Montgomery County Councilmembers Roger Berliner and Sidney Katz will host a senior resource fair and forum on April 8. The event is focused on educating seniors about consumer protection and will serve as a way to connect residents with resources in the community. Asbury Methodist Village in Gaithersburg will host the event. Berliner and Katz The resource fair aims to protect seniors from scams, address signs of elder abuse and neglect and connect residents with volunteer opportunities in the community. Over 15 different organizations will provide information and opportunities for seniors during the resource fair portion of the event. Scheduled speakers for the forum include, Montgomery County State Attorney John McCarthy, Eric Friedman, the director of the Montgomery County Office of Consumer Protection, and Kathleen Meaney Stobie, director of the RSVP Program at the Montgomery County Volunteer Center.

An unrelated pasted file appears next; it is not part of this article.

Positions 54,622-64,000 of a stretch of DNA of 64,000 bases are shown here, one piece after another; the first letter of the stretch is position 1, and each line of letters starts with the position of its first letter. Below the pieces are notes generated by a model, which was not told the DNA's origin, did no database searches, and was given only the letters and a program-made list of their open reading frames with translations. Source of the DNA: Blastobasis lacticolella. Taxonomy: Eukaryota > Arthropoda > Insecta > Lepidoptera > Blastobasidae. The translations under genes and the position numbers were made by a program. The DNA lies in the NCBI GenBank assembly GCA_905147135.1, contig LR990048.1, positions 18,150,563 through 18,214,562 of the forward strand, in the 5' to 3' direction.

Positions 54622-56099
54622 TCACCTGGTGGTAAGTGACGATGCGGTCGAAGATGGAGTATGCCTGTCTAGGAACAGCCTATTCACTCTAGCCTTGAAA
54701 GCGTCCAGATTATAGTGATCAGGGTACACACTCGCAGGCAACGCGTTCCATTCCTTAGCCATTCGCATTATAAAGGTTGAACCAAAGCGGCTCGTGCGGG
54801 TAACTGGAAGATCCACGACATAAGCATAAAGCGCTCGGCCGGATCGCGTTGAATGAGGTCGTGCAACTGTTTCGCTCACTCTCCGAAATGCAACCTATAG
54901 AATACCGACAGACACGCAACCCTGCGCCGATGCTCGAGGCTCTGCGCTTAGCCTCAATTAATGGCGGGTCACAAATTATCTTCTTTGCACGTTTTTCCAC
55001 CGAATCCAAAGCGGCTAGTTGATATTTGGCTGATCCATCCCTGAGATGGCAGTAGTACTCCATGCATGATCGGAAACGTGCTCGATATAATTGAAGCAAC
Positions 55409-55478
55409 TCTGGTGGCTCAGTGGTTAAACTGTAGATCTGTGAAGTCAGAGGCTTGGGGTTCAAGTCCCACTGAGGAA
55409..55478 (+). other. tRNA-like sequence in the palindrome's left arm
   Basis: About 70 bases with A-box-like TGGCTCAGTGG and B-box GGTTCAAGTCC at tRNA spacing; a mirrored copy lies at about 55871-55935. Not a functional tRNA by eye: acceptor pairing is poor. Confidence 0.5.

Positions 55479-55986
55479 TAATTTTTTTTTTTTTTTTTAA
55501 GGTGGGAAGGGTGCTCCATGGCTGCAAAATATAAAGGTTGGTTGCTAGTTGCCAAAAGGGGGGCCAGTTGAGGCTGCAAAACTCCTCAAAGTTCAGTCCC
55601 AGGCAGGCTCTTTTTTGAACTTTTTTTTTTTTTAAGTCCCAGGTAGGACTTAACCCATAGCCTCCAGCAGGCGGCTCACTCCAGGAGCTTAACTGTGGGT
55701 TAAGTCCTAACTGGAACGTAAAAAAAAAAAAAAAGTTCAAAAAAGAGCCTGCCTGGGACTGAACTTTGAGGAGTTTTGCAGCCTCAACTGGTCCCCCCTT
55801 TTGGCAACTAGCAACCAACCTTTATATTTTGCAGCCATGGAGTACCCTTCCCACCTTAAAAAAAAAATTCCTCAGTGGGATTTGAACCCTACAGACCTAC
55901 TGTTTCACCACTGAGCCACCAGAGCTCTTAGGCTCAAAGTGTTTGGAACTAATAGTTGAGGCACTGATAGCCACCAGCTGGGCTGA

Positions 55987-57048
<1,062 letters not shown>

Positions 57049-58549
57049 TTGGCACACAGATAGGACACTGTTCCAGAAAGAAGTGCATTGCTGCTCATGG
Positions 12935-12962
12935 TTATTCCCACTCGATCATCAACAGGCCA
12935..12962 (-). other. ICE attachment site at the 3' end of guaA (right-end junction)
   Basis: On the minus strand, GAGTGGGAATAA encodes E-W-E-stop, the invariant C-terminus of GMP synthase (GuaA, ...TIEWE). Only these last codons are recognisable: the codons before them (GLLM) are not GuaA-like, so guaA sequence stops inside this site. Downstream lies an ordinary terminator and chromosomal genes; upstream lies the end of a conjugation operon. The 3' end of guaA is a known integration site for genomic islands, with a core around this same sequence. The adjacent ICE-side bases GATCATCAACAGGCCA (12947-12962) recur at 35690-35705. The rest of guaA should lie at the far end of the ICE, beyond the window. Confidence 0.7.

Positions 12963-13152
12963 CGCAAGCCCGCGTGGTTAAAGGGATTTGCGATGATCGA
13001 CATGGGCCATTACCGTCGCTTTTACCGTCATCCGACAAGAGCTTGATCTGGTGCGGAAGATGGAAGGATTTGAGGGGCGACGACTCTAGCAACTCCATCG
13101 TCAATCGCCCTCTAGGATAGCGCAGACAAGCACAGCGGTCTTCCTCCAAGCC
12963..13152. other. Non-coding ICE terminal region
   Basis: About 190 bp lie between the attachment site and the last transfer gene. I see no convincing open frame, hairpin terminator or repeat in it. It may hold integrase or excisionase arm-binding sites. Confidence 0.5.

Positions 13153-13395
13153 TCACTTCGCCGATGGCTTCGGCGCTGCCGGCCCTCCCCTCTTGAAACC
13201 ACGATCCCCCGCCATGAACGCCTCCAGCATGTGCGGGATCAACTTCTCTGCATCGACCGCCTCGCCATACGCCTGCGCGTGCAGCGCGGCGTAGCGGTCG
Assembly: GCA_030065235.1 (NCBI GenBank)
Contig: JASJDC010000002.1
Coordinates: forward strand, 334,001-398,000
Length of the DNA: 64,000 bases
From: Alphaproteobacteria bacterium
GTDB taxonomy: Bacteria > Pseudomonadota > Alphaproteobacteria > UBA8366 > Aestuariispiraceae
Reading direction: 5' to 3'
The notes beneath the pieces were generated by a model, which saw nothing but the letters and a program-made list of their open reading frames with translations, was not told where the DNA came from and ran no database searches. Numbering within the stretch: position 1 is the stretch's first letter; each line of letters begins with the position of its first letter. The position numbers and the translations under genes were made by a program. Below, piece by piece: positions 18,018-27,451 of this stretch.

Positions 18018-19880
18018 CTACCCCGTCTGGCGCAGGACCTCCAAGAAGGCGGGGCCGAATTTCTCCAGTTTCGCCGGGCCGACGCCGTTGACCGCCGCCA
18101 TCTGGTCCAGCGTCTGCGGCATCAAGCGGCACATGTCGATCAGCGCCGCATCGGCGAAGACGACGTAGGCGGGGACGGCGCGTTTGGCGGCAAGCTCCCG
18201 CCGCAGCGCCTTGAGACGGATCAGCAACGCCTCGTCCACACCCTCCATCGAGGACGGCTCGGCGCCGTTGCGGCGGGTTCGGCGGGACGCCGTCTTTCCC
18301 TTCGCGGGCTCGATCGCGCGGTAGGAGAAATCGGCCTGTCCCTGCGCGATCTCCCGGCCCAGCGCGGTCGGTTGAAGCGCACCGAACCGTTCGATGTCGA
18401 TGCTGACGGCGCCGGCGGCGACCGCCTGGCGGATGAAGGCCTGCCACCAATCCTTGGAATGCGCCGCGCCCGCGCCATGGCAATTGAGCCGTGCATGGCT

March 31, 2016

  • Roger Berliner Says Shutting Down Parts of the Metro for Months ‘Can Only Be a Last Resort’
    County Council member Roger Berliner said he was surprised by WMATA Board Chairman Jack Evans’ statement Wednesday that Metro may need to shut down entire lines for as long as six months for maintenance work. Evans, who is also a Washington, D.C., council member, made the remarks at Wednesday’s Metro Summit. The comments were featured prominently in a front-page story in Thursday’s Washington Post. “Nothing this serious should have surfaced in this manner,” Berliner wrote in a lengthy Facebook post Thursday. “Shutting down parts of the system for any extended period of time can only be a last resort after all other options have been explored and rejected.” 

March 30, 2016

  • A regional summit on fixing Metro shows agreement on WMATA's leadership, divisions on its funding